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Interview with RECOOP volunteer, Barrie Duke

In the first of a series of interviews with RECOOP volunteers Nick Le Mesurier, independent evaluator of our mental wellbeing work, speaks to Barrie Duke, who volunteers with older prisoners in Devon.

Barrie Duke is CEO of AgeUK Okehampton and Torridge. A Baptist minister, he has a long standing interest in criminal justice system. He has given talks and personal advice on benefits and pensions to prisoners in HMPs Exeter, Dartmoor and Channings Wood for six years

NLM: How did you start volunteering with RECOOP?

BD: I was involved right from the start, when it was a project run by Age Concern. I’m not sure where the idea came from to give advice on benefits. It might have been something said directly to me by prisoners, or it might have been something said by them to Liz (Ropschitz, RECOOP worker in the Devon Cluster). There are a lot of barrack room lawyers in prison, but some of them knew they didn’t know what the facts were.

NLM: What sort of problems do older prisoners face in terms of their benefits and pensions?

BD: The benefits system is very complex, and it is constantly changing. People have to be much more pro-active in claiming support than they used to be, which means they have to understand what they are entitled toand what they have to do to get it. You have to do so much more for yourself than you used to, such as keep a record of what you’ve done to find work. So much is on computer now. Many older prisoners are just not used to doing these sorts of things.

NLM: What sort of help can you give?

BD: I give talks to groups of prisoners in each of the prisons, and if I can I give one to one advice. Everybody’s needs and circumstances are different, and so I try not to take a one-size-fits-all approach.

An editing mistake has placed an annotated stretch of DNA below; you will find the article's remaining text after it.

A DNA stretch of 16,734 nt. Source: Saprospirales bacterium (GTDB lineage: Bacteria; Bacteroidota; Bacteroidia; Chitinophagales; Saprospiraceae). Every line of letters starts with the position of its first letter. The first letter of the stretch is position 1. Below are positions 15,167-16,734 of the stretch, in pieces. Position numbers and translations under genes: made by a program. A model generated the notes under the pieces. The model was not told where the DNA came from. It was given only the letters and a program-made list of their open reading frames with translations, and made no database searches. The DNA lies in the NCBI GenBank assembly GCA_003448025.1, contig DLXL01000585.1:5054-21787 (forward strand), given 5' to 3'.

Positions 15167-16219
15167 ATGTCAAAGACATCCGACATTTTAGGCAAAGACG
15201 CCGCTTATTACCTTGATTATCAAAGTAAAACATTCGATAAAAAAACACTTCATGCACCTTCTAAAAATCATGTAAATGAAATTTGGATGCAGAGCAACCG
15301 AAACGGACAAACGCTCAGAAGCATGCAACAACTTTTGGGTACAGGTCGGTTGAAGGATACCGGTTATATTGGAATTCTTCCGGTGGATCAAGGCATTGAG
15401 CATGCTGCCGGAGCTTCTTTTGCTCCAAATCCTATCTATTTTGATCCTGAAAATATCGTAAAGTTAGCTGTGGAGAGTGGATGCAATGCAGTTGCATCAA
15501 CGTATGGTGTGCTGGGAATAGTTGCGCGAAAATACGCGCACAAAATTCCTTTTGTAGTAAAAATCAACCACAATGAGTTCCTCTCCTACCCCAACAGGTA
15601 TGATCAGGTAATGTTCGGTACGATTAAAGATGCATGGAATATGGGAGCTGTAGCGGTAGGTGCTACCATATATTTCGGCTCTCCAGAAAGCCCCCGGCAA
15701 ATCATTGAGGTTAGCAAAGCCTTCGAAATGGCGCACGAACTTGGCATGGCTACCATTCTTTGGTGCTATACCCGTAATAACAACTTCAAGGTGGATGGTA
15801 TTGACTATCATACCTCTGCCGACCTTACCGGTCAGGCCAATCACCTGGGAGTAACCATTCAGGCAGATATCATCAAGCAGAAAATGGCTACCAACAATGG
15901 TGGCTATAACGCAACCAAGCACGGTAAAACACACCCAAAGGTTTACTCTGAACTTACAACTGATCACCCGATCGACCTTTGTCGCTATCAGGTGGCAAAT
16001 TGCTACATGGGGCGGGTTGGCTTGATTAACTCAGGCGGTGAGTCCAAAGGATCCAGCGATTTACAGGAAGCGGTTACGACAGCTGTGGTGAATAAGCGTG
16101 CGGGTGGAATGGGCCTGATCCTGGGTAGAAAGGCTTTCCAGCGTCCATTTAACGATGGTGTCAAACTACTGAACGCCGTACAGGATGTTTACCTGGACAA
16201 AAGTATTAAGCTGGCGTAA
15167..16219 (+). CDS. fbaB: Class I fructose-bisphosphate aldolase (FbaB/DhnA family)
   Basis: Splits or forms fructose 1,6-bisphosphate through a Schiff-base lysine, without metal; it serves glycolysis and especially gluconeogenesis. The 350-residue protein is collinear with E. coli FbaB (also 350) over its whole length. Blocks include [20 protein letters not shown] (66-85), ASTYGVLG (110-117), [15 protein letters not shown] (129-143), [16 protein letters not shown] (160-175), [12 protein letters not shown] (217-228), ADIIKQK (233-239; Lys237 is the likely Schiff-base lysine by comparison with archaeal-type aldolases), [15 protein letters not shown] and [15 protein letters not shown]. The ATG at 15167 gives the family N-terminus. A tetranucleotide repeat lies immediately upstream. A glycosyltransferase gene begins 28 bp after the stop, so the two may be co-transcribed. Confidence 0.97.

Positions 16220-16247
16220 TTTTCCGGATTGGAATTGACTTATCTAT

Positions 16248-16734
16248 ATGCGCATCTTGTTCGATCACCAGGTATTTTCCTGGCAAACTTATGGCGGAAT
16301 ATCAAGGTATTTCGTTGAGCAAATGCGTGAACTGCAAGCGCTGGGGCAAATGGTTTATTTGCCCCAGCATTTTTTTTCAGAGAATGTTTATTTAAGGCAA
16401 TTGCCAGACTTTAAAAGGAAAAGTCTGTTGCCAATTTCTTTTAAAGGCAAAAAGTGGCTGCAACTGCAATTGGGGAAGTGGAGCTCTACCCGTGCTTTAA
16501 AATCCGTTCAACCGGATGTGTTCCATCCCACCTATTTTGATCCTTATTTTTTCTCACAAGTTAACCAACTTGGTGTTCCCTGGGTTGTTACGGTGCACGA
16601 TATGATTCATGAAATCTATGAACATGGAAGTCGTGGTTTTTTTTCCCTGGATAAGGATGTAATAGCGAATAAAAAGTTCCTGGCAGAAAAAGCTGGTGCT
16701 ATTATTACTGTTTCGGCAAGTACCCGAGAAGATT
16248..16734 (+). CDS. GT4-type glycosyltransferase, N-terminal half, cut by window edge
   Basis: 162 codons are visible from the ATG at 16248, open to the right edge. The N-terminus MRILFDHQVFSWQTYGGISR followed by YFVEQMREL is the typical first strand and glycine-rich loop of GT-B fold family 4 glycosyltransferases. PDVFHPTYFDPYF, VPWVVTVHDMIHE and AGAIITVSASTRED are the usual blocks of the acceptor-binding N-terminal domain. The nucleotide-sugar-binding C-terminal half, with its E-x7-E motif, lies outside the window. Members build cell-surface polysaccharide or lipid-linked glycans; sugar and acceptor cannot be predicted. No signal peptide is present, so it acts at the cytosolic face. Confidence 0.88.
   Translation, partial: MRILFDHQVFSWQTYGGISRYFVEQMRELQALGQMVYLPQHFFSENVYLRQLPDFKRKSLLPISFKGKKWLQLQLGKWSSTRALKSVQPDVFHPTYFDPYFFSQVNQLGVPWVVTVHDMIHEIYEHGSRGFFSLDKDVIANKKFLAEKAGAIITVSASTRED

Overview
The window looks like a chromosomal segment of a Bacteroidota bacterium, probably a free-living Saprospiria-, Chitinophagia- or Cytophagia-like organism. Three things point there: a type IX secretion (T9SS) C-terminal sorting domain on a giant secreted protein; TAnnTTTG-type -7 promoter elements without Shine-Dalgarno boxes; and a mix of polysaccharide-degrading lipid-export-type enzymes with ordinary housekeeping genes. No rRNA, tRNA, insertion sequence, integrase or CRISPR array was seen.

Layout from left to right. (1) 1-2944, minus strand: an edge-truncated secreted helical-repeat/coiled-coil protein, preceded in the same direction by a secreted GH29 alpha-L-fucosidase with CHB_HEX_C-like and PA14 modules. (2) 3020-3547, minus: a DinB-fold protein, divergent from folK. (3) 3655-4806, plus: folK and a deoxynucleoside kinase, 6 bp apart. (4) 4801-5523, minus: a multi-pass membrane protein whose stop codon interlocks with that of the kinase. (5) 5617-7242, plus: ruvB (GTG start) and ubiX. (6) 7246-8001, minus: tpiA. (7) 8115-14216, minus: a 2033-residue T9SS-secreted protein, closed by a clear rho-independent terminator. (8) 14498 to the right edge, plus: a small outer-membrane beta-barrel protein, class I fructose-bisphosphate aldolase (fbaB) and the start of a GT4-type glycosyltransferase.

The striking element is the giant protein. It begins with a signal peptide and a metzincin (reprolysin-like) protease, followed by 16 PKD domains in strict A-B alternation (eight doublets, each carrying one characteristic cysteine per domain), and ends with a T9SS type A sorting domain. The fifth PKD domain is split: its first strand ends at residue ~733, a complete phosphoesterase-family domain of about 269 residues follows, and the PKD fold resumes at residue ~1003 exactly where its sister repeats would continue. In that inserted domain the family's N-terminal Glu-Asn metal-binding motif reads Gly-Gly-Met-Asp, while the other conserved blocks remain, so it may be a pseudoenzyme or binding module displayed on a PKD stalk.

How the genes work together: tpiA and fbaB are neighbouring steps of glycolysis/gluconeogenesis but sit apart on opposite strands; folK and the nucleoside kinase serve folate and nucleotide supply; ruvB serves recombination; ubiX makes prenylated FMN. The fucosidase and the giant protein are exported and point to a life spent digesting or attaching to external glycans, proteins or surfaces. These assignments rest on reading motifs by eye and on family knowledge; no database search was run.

NLM: What are the sorts of challenges you face working with older prisoners?

BD: Some people feel very isolated, very lonely in prison. They might have little or no contact with their family. They’re also quite frightened of what the future will hold for them. A lot of them are ‘old school’, and have served time in the military. It’s a generational thing. They know how to keep their heads down, not to draw attention to themselves. They expect so little. It takes a bit of courage to say, I don’t understand something, can you help?

NLM: So it’s as much emotional as practical support that older prisoners need?

BD: You have to start from where people are right now, and help them to look forward to a time that for many might seem quite remote and difficult to imagine except in very general sorts of terms. Some see the future only in terms of what they have known in the past. You have to reassure them, but at the same time be realistic. I try to give them the information they need, such as what they have to do, where they have to do it, and when. And who can help them if they need it. They need to know they don’t have to be alone.

We have a wide range of interesting and varied opportunities for volunteers; see our volunteer page or contact us for further details.

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